Frontman Keith Buckley is characteristically, and perhaps moreso than ever, pissed-off on Every Time I Die’s ninth studio album, Radical — which was actually written and recorded in front of the pandemic and the social strife of 2020 that some of its 16 tracks seem to reference. There’s no denying the message or the music this time out, from the killer opening triplet of “Dark Distance,” “Sky” and “Planet Shit,” to the nimble expansiveness of “We Go Together.”
There are also collaborations with ’68’s “Josh Scogin on the ferocious “All This and War,” and with Manchester Orchestra’s Andy Hull on the melodic “Thing With Feathers.” Above all, Radical proves that ETID lost nothing during the five years between albums and is as potent now as when it debuted two decades ago. — G. Graff | Listen on Apple Music
15. Deafheaven – Infinite Granite
Deafheaven’s latest transformation — from biting blackgaze to pure shoegaze — on Infinite Granite is incredibly successful. Specifically, opener “Shellstar” evokes 1980s synth pop and indie rock with its atmospheric warmth and encouraging melodies. Elsewhere, both “Villain” and “The Gnashing” are highly engaging rhythmically, and “Mombasa” offers the sort of multifaceted closure that virtually all album finales should provide.
From start to finish, Infinite Granite oozes peaceful instrumentation, glittery textures, and soothing singing, so it’s Deafheaven’s most articulately reflective and radiant sequence to date. — J.B. | Listen on Apple Music
14. Spiritbox – Eternal Blue
Spiritbox’s debut album, Eternal Blue, was one of the most anticipated of 2021, and it certainly delivered as one of the year’s standout efforts. Following several months of critical praise and radio love, the Canadian metal band finally unleashed their first full-length to the world in September. Powered by Courtney LaPlante’s haunting voice and a batch of infectiously heavy songs, SpiritBox show their penchant for mixing tuneful melodies with deep, dark screaming on Eternal Blue, making it a release that gets fans excited for the future of the band. — A.E. | Listen on Apple Music
13. 1914 – Where Fear and Weapons Meet
Named after the year World War I began, Ukraine’s 1914 have been waxing metallic about the horrors of trench warfare for seven years. Their first album with Napalm Records levels-up their sound with lush production and guest musicians to deliver an ambitious, cinematic album that never loses the gravitas of its subject matter and delivers riffs to match the mood. On Where Fear and Weapons Meet, they sweeten the pot with guest vocal slots from Nick Holmes of Paradise Lost and Sahsa Boole of Me and That Man, not to mention samples, bagpipes, and accompaniment from Yuriy Siryi and the Dead Kaisers Orchestra. — Joseph Schafer | Listen on Apple Music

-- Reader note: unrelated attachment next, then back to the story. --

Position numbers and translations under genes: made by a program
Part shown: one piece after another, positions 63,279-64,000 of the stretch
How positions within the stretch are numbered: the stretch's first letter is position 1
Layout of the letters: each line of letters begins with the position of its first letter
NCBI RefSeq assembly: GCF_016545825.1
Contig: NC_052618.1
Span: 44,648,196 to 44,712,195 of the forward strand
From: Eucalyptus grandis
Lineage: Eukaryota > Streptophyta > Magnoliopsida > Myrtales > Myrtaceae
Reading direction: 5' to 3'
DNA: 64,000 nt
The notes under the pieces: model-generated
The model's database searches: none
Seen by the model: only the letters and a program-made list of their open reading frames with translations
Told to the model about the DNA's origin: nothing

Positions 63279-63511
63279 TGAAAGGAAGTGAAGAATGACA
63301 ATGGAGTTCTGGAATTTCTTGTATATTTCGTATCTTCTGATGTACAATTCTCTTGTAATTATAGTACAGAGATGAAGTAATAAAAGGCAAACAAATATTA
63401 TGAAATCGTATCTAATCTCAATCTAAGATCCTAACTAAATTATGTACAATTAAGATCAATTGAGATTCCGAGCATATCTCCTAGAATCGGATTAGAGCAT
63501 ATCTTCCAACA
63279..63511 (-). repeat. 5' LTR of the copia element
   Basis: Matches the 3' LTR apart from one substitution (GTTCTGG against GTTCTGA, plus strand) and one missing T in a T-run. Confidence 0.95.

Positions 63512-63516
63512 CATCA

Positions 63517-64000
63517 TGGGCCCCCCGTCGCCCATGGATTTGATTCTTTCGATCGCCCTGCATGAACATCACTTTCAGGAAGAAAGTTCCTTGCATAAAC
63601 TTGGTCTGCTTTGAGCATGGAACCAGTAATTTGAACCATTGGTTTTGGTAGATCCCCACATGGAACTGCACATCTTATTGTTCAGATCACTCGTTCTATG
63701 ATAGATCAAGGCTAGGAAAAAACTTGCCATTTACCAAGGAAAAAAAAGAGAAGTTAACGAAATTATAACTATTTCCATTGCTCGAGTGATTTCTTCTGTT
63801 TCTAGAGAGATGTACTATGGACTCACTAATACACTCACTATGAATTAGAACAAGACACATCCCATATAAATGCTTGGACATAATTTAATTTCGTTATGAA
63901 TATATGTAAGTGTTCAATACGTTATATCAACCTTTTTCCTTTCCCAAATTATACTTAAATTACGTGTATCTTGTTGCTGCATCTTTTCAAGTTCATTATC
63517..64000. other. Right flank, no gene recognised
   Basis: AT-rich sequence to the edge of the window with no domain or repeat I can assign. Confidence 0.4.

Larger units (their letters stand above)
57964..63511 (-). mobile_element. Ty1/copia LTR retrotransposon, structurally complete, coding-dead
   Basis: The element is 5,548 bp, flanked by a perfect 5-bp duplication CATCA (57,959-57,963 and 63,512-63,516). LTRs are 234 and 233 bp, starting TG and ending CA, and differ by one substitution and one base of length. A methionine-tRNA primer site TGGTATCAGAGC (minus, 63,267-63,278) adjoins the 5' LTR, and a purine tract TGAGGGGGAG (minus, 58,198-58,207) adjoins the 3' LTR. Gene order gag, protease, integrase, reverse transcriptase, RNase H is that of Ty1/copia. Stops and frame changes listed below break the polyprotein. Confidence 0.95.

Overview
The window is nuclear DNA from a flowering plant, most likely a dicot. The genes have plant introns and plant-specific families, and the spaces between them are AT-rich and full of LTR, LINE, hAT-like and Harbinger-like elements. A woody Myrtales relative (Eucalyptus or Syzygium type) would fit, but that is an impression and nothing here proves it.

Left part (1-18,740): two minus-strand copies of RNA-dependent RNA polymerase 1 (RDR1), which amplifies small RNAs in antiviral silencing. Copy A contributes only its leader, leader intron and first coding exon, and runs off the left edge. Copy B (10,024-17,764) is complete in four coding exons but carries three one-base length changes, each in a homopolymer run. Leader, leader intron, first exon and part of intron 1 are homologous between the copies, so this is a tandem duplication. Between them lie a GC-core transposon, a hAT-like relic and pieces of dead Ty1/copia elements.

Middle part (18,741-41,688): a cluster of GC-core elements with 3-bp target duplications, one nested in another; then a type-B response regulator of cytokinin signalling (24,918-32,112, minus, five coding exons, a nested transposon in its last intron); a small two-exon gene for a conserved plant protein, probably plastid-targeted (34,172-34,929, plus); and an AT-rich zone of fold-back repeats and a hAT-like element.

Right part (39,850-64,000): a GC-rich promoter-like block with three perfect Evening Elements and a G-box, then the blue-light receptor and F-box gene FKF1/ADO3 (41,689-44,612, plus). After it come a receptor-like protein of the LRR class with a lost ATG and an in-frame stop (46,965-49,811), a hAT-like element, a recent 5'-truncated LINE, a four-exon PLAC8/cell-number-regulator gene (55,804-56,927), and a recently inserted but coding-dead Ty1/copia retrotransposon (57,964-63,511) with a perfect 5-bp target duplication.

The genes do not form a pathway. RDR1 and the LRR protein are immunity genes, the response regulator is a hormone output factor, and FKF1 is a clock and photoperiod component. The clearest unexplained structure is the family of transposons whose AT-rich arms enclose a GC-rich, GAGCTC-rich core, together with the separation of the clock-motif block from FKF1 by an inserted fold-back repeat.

12. Thirdface – Do It With a Smile
A few bands on this list hit the Zeitgeist spot-on with their 2021 efforts, Thirdface’s blistering debut Do It With a Smile being an example. The collective rage of a society verging on dystopia, in the middle of a pandemic, is harnessed in these 12 songs. Call it what you will — powerviolence, hardcore, punk rock — this is pure sonic vitriol, with the LP’s empowering title alluding to a genuine self-awareness that seems to be lacking in the contemporary hardcore scene.
This isn’t just about slamdancing in the mosh; it’s more thoughtful. The band’s ability to play spacier atmospheric material also alludes to a broader songwriting spectrum, unbound to hardcore’s fundamentally rigid formula. — J.H. | Listen on Apple Music
11. Jerry Cantrell – Brighten
True to its title, Jerry Cantrell’s third solo album is an uplifting, shimmering acoustic rock album. Fans of Alice In Chains’ unplugged sound will find much to appreciate here. Surrounded by a host of friends and collaborators, including Duff McKagan and Greg Puciato, Cantrell worked on Brighten before and during the pandemic.
As the singer/guitarist told us in an extensive interview this year, the LP represents “a journey up through darkness to light.” (That can’t necessarily be said for his previous two solo efforts, Boggy Depot (1998) and Degradation Trip (2002) — the former made during uncertain times for Alice In Chains and the latter under a haze of alcohol, which Cantrell has long since given up.) This new material is far more optimistic, while remaining directly honest. And, as expected, the guitar tones are impeccable throughout. — J.H. | Listen on Apple Music
10. Lingua Ignota – Sinner Get Ready
While not a heavy album in the sonic sense, Lingua Ignota aka Kristin Hayter’s latest masterpiece Sinner Get Ready weighs a conceptual ton. Gone are the industrial trappings of Caligula in favor of an avant-folk sound that borrows elements of Christian liturgical music and Appalachian folk. A mesmerizing listen front to back, Hayter creates a kind of apocalyptic religious music that both examines (with scrutiny) Christianity orthodoxy while acknowledging the haunting and beautiful elements that comprise religious song and traditional folk… what some would call primitive styles. Hayter renders them with majesty, transporting us to the rural Pennsylvania setting that influenced the LP. — J.H. | Listen on Apple Music